My preparation time was quite short (about 3 weeks before I flew) and at times a bit chaotic. I only can advise you to start a bit earlier – which vaccinations are necessary? Malaria prophylaxis Yes or No? Are 4 packages of wet tissues enough? Long or short clothes? Suitcase, backpack or both? Will my ordered items for the trip arrive in time? And all the other questions you ask yourself before such a stay abroad
Saturday, 26.05.18, my journey to Africa started. After a total of 12 hours flying from Munich with a stopover in Amsterdam I arrived at the Kilimanjaro International Airport (JRO) in the evening. I can recommend all participants traveling to Tanzania/Kenya in the future: Write down on the paper you receive on the plane as a reason for your entrance to Tanzania (and also Kenya) “travelling” or “holidays”, if you are not interested in a 45 minutes discussion with the visa officers at the airport!
The first night I slept in a hotel near the airport. The next morning, I was picked up by my coordinator Neema and taken to my accommodation. Unfortunately, there was no other participant in Monduli at the time, which was a pity. Especially at the beginning it is a lot easier if there are other participants who could be asked something. Even in my introductory week I was alone, but Neema was always very nice and asked all the time if everything is ok. The other locals also were really nice and polite.
On my first day we went to a small market in town where you can get a local SIM card. There is no Wifi in the accommodation so this is helpful to stay in contact with family and friends. The card is not too expensive, but you need a bit of time until everything is working. In Africa, however, you should always plan a bit more time.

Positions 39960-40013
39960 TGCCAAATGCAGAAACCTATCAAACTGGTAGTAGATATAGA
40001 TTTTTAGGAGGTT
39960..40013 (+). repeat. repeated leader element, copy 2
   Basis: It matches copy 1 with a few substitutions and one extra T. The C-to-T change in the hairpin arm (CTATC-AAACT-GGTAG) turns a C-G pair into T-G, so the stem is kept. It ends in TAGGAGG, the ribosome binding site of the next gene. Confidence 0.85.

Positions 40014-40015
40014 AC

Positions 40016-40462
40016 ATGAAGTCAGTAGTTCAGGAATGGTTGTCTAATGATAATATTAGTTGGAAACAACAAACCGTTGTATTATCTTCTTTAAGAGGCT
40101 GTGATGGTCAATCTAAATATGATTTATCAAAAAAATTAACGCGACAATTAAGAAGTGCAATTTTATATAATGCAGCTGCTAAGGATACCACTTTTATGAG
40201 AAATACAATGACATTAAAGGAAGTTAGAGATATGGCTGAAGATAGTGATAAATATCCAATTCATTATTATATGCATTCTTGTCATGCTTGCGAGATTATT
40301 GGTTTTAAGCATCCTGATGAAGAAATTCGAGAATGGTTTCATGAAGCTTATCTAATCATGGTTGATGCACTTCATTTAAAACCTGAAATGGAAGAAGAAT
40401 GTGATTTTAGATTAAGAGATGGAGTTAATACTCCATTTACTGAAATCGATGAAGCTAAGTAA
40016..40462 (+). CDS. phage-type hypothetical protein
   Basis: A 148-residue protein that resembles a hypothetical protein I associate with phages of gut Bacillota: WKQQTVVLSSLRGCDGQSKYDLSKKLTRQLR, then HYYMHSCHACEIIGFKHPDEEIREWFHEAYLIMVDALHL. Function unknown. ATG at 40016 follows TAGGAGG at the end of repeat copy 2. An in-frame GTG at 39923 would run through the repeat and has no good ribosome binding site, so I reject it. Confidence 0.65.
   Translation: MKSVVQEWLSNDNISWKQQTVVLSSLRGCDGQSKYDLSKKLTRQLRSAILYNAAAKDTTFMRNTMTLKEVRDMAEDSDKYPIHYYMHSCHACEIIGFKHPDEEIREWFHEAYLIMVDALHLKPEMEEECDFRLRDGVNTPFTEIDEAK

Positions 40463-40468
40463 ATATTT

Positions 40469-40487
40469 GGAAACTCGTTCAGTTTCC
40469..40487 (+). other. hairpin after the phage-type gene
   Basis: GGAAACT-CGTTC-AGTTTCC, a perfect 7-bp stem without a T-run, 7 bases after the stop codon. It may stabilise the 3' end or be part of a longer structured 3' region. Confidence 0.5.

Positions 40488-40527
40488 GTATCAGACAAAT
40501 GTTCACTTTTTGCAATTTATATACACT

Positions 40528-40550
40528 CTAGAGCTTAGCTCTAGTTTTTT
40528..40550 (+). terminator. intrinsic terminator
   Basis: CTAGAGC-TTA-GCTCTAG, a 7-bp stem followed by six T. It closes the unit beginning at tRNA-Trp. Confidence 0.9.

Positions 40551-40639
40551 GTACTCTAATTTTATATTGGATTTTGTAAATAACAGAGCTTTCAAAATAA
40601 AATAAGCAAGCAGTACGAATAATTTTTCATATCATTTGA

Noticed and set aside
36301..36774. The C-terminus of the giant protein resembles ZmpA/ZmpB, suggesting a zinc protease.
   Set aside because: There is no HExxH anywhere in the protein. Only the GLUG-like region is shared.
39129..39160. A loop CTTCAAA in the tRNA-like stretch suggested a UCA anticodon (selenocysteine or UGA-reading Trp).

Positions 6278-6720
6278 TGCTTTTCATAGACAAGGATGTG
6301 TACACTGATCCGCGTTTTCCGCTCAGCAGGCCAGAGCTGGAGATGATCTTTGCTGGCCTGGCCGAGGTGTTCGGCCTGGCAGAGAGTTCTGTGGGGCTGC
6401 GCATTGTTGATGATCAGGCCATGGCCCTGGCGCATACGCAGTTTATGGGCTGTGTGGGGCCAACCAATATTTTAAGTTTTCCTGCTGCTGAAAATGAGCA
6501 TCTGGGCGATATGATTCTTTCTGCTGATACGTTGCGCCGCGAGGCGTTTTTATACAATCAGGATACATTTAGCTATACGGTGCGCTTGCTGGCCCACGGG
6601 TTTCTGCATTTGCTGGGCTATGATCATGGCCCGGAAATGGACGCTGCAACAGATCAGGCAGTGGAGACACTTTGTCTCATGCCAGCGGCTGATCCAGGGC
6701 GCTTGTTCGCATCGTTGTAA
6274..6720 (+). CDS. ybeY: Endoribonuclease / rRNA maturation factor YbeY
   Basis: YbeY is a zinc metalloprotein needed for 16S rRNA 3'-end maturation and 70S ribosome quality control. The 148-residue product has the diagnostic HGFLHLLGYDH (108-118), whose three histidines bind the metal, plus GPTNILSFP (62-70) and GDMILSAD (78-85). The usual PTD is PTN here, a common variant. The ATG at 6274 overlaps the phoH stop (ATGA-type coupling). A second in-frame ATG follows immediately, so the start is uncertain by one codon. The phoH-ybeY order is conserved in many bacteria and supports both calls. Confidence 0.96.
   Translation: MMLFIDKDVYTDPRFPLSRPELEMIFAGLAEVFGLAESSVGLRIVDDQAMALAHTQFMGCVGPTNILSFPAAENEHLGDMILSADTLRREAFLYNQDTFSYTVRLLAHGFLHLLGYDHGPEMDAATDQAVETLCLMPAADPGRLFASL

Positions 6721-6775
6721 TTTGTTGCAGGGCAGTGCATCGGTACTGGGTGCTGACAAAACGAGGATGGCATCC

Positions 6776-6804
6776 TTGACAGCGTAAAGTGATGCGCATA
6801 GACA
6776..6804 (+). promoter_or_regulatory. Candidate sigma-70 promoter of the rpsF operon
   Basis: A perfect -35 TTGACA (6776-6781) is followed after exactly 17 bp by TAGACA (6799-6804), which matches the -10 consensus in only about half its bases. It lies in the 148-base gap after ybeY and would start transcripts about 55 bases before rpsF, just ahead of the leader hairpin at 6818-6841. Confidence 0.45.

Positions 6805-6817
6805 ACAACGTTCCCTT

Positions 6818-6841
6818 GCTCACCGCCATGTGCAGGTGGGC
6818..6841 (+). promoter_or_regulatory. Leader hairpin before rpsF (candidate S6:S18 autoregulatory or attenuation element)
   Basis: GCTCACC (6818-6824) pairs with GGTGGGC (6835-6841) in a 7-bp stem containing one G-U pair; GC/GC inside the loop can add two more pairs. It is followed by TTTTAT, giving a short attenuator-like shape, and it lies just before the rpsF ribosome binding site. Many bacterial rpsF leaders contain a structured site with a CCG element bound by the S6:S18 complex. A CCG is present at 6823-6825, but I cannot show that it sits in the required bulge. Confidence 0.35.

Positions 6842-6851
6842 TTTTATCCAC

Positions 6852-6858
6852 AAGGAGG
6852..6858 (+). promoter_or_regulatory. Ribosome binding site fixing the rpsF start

The next day, my induction week began with a language course in the local language “Kiswahili”. In the afternoon you will walk through Monduli to get a rough idea of where you can find a supermarket, the bus stop and so on. The locals were very happy if you can speak some words in Swahili. On Tuesday we went with one of the typical Tanzanian minibus “Dala Dala” to the Snake Park in Meserani. Next to the Snake Park there was also a Maasai Museum you can visit.
On Wednesday, the Tarangire National Park was on our program. We started early in the morning and after about 3 hours driving we reached the entrance to the park. We saw elephants, zebras, giraffes and some other animals. Unfortunately, there were a lot of tsetse flies in the park. Especially if you stopped the car to look to the animals in peace a lot of them entered into the car. They can transmit the African sleeping sickness if they bit you. I can recommend long and possibly stab-proof, impregnated clothes when visiting the Tarangire National Park. Although this hardly stops the animals, but it is still the only reasonably effective protection against these flies. Luckily, I have seen the tsetse flies only in this park in my entire 10 weeks in Africa and the probability of being infected by a bit is also rather low. Nevertheless, one should be careful.
The next day, Neema and I drove to Arusha, one of the largest cities in Tanzania, to buy some things in the shopping mall. There are also western products. A few meters away is the Cultural Heritage center, where you can buy traditional Tanzanian art. The artifacts and souvenirs offered are really nice, but you will get most of them cheaper at one of the local markets. Always try to negotiate at all local markets! In the afternoon we went together with Neema’s husband and two other participants to a Maasai village where a traditional Maasai ceremony took place. This was very interesting. We were the only white “Mzungus” among all the Maasai in their typical Maasai clothes.